Oct 20, 2020

The Problems of Reciprocity

Sticking to its demands for “level playing fields” and reciprocity in its relations with China, the EU has entered a slippery slope. It may end up acting more like Beijing rather than persuading it to act more like the EU.

Xi Jinping, Charles Michel, Angela Merkel, Ursula von der Leyen
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Tensions between Europe and China have been growing uncharacteristically hostile this year; in fact, they arguably haven’t been this dire since 1990, buoyed by a European populace whose unfavorable views of China are at a decade-long high.

This makes it worth asking what exactly Europeans want Beijing to do differently.

Liberals demand that it ends its crimes against humanity in Xinjiang province and restores Hong Kong’s political autonomy. Military hawks say European states must become more involved in security operations in Asia, especially in the South China Sea or Taiwan, to forestall Beijing’s increasingly belligerent tactics. Others are now more willing to speak of China in ideological terms, signaling a more fundamental gulf.

Level Playing Fields

As for most governments in Europe and the European Commission, a successful outcome would be if Beijing were to level the playing fields for European companies in the Chinese market. In May, EU foreign policy chief Josep Borrell wrote that “the watchwords for EU-China should be trust, transparency, and reciprocity.” Margrethe Vestager, the European competition commissioner, put it in simpler terms at a news conference in June: “We want reciprocity and a level playing field.”

“Reciprocity” has moved from cliché to dogma for the EU in recent years. Yet as with all dogmas, it risks drifting away from its original objectives if left unquestioned. In basic terms, Europeans want Beijing to provide equal opportunities for European businesses in the Chinese market. The OECD ranks China as one of the most restrictive markets in the world, especially its service sector, whereas the EU has one of the most open. Foreign firms are often prohibited from investing in certain sectors of the Chinese economy—real estate is the only sector where openness is comparable, the Berlin-based China think-tank MERICS noted in a 2018 study—while China’s state-run firms are provided with privileged access to funding and procurement by the communist authorities. Lacking transparency and corruption are additional problems, as are requirements that mean foreign firms often have to partner unfairly with Chinese ones.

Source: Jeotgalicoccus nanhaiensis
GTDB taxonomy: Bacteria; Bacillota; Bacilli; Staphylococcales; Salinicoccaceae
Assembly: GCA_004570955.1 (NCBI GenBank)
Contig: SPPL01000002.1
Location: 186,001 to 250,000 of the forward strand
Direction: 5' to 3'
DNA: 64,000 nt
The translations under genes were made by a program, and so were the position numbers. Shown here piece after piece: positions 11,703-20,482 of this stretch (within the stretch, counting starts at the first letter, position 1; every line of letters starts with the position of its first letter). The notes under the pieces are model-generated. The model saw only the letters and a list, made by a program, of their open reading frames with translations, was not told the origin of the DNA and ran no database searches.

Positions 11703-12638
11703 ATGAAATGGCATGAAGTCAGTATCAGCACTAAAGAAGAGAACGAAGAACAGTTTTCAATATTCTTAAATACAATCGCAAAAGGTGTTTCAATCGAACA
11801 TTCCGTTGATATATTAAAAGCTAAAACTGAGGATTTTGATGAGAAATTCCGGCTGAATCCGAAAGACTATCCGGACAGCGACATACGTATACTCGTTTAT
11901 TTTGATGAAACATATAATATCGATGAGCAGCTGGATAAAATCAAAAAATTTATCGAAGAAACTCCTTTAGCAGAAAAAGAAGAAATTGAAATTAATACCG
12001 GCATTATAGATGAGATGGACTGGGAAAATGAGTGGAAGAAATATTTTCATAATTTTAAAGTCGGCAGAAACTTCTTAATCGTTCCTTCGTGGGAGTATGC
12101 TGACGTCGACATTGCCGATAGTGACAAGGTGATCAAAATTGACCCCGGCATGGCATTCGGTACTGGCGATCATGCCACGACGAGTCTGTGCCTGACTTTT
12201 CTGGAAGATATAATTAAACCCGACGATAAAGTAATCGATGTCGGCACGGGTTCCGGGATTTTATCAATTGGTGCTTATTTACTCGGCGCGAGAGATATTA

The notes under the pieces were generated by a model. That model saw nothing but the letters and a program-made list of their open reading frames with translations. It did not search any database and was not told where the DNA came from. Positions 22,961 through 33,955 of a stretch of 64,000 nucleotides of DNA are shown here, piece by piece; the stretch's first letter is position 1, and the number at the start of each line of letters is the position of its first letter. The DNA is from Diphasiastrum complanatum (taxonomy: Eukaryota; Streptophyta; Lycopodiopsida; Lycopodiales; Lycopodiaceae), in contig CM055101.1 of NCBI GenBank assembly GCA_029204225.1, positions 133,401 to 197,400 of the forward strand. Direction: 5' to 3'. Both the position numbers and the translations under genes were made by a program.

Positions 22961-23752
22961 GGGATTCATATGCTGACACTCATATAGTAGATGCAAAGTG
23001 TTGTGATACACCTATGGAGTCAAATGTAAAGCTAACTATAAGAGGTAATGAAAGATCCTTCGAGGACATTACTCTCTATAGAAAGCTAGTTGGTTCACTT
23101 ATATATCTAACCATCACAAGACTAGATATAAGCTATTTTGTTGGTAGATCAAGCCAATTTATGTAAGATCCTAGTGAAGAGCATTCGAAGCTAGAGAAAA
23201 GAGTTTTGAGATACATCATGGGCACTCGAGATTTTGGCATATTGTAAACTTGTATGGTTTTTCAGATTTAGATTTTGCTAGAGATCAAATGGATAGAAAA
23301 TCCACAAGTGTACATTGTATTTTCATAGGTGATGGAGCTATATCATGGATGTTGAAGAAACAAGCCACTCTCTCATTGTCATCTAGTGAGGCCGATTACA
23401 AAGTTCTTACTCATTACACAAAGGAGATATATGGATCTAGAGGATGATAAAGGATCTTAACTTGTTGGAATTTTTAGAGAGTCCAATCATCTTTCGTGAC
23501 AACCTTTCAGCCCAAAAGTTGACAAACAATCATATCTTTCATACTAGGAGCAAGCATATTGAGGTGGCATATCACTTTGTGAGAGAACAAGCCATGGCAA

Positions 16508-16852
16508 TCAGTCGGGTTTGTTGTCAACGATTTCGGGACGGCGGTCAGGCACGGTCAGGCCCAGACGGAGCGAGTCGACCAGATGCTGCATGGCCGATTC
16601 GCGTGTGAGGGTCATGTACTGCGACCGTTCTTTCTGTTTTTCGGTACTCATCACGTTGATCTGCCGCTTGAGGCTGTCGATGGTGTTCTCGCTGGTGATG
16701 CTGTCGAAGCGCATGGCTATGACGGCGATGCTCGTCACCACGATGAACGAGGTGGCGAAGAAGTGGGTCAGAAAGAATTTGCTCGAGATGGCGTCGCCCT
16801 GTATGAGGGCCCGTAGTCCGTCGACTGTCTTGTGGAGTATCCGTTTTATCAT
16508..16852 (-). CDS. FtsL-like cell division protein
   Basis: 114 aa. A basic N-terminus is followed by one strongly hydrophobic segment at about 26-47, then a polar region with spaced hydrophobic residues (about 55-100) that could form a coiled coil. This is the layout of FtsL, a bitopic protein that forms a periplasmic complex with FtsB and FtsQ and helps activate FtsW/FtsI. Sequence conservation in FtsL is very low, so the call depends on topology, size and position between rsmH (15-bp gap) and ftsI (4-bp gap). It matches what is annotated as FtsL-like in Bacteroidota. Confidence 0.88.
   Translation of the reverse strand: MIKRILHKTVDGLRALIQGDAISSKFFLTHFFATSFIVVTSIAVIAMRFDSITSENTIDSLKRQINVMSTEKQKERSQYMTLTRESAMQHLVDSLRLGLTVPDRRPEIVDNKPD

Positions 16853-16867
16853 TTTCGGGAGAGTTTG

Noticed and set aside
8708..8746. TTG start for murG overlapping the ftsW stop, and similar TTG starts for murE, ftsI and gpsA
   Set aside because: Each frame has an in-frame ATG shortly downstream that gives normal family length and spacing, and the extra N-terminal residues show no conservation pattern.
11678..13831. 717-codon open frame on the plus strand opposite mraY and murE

Beijing has made significant strides toward market liberalization since the 1990s, but reforms stalled between 2008 and 2013. Ever since Xi Jinping became president that year, they have flip-flopped. Earlier this year, Beijing reformed its financial services industry by lifting equity caps for foreign investment and agreed to Geographical Indications with the EU in September. Yet, the state-sponsored industrial strategy “Made in China 2025” clearly sets out Beijing’s long-term dependence on state-run firms, while legislation like the National Intelligence Law, passed in 2017, requires even greater cooperation between private firms and the Beijing government.

CCP Says No

The Chinese Communist Party (CCP) remains opposed to allowing the private sector too much independence because—as ideology becomes a weak source of legitimation for the CPP, and as economic complexity demands more technocrats, not party loyalists, occupy powerful positions in government—it knows that an autonomous private sector could one day rival itself for authority. In fact, since the 1990s it has worked to co-opt tycoons and successful businesspeople into the party’s fold. In September, Beijing called for the creation of a new plutocratic frontline of “private businesspeople who are reliable and useful at critical moments.” Reliable, that is, to the Communist Party.

If the CCP were to offer genuine reciprocity to European firms, it would be a major step toward something akin to an independent private sector in China. Removing special treatment for its state-run firms would mean they would have significantly less money to invest abroad (a problem for Beijing’s geopolitical ambitions) and weaken its ability to steer industrial policy, including “Made In China 2025.”

In Europe’s Interest?

A moment’s thought would suffice to show that reciprocity isn’t in Xi’s interest, at least not yet. However, much ink has been spilled without questioning whether reciprocity is actually also in the EU’s interest.